'Traditional homes still need modern technology and improvements to live in so it is rare to find a space that is not able to accommodate the modern alongside the heritage - it’s not a question of either or.'
Where can you buy traditional prints and decor?
Before you hit the shops and buy new, consider hunting for vintage pieces in your attic or at your parent's house as you never know what treasures you might find for free! Then head to charity shops, antique markets, and scour second-hand sites to find some pre-loved, perfectly intact accessories and soft furnishings to help set off your modern vintage styling.
And if you are after a new piece as a starting point to embrace this style, Brooke advises, 'There are some wonderful furniture and lighting designers that work with shape and form - the Anders pendant from Pinch is a favorite of mine as I love its curves and organic feel, and likewise, I love the artisan nature of Naomi Paul’s lighting with her almost architectural pendants,' she says. 'Browse The New Craftsmen website to find a whole host of talented designers creating wonderfully high quality and timeless pieces that will cross the heritage divide.'
What colors work best with traditional prints?
Essentially, heritage colors draw on palettes from the past to evoke the feel of a bygone era. Many big paint brands offer a heritage collection, often focusing on classic, beautiful design eras like Georgian England. The palette tends to be muted, atmospheric and timeless; perfect paint color inspiration if you're after a heritage feel.
Little Greene's Colors of England collection is the result of their ongoing decorative research program; which presents an eclectic mix of the most timeless and best-loved Little Greene colors and it features important colors from the last 300 years of interior decoration.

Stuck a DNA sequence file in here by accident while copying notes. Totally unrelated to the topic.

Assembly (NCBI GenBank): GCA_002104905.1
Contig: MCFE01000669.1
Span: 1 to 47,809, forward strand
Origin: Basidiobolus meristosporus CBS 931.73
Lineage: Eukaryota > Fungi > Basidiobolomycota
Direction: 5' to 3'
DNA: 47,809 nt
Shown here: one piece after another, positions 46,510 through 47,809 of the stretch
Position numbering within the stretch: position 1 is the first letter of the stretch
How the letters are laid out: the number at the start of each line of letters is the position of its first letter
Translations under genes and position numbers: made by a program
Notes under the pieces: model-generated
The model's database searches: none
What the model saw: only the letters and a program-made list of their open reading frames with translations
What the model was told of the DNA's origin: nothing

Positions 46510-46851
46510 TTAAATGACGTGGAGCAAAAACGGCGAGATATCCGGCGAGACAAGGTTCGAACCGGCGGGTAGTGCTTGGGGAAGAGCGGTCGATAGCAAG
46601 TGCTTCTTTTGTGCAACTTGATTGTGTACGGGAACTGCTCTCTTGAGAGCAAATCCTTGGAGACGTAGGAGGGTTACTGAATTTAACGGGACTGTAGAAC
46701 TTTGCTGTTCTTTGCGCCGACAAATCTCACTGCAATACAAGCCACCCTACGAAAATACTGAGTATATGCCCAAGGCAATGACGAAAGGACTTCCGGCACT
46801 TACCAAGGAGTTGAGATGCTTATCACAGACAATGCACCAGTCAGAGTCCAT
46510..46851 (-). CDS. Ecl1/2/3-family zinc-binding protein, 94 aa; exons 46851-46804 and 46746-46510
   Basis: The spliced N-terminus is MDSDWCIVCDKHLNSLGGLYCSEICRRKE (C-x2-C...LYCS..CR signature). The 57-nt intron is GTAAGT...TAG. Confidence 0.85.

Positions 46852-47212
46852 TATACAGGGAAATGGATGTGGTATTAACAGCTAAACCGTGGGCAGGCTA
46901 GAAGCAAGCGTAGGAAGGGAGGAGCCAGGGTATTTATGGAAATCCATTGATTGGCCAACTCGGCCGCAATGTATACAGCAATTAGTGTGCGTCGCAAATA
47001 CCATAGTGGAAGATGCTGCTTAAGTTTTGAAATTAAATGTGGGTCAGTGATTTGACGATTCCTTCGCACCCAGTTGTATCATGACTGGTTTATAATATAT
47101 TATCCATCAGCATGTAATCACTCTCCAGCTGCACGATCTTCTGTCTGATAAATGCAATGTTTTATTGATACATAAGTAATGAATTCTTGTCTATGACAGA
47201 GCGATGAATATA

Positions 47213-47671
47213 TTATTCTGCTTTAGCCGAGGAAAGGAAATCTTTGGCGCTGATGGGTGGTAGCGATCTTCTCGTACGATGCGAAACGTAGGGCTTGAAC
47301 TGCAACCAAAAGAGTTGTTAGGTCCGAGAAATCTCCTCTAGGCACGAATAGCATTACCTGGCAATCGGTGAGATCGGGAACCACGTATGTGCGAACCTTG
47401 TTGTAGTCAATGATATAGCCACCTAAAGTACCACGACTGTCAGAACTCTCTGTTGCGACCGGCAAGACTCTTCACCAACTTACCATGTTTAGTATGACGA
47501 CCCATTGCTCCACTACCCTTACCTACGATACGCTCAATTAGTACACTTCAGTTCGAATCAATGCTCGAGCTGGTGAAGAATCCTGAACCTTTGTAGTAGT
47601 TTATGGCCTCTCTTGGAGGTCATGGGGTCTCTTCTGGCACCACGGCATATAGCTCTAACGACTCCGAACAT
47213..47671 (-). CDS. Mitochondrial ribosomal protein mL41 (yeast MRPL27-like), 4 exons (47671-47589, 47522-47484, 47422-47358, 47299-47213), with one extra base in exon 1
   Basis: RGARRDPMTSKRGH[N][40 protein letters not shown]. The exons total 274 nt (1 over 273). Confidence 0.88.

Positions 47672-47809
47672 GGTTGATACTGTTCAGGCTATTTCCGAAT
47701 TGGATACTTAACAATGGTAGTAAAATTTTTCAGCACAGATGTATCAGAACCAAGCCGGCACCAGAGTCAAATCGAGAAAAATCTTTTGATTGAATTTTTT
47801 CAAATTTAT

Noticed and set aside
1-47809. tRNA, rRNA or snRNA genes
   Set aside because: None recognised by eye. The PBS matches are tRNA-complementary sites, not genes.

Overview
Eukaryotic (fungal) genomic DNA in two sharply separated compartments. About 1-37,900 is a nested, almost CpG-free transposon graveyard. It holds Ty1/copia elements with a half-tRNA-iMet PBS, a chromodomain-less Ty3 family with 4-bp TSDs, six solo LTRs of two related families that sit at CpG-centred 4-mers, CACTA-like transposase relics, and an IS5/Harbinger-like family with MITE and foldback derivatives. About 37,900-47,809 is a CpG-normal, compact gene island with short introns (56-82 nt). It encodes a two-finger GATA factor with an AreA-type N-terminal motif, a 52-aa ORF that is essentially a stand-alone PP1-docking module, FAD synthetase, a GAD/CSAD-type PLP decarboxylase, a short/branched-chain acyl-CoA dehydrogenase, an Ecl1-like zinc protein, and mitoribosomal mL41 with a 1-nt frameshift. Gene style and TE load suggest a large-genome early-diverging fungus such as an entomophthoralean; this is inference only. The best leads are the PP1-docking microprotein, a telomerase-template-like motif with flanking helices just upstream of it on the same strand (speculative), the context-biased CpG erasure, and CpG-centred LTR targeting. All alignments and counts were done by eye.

As the Houses Editor on Livingetc, Rachel has been obsessed with property ever since she was a kid. With a diploma in interior design and more than a decade working on interior magazines under her belt, she feels very at home sourcing the best contemporary houses the world has to offer for Livingetc. It's not just the day job either, she admits she's spent a scary amount of her own time researching schemes for her own renovations - scrolling Instagram, stalking Rightmove and Modern House, flicking through magazines and snooping in other peoples' windows - so she really does live and breathe houses on a daily, if not hourly, basis. Before Livingetc, Rachel had a stint finding homes for Ikea Family magazine where she was lucky enough to gallivant around the world on shoots meeting and interviewing interesting people, all with a very keen eye for blending high-end design with everyday items from Ikea. It inspired her to not be afraid of mixing new and old, expensive and affordable, vintage and modern and so Rachel's current Victorian terrace in north London is very much an updated, contemporary take on a period property; think open-plan modern kitchen with concrete floors, feature fireplaces and her grandmother’s paintings on the walls. Rachel is currently crushing on reeded glass, large gingham prints, squishy curved furniture; like Buchanan Studio’s Studio chair, and vintage wall sconces; she especially adores Retrouvius for sourcing antique finds and feels inspired by Lonika Chande, Beata Heuman and Matilda Goad and already can’t wait to start planning her next home, wherever that might be.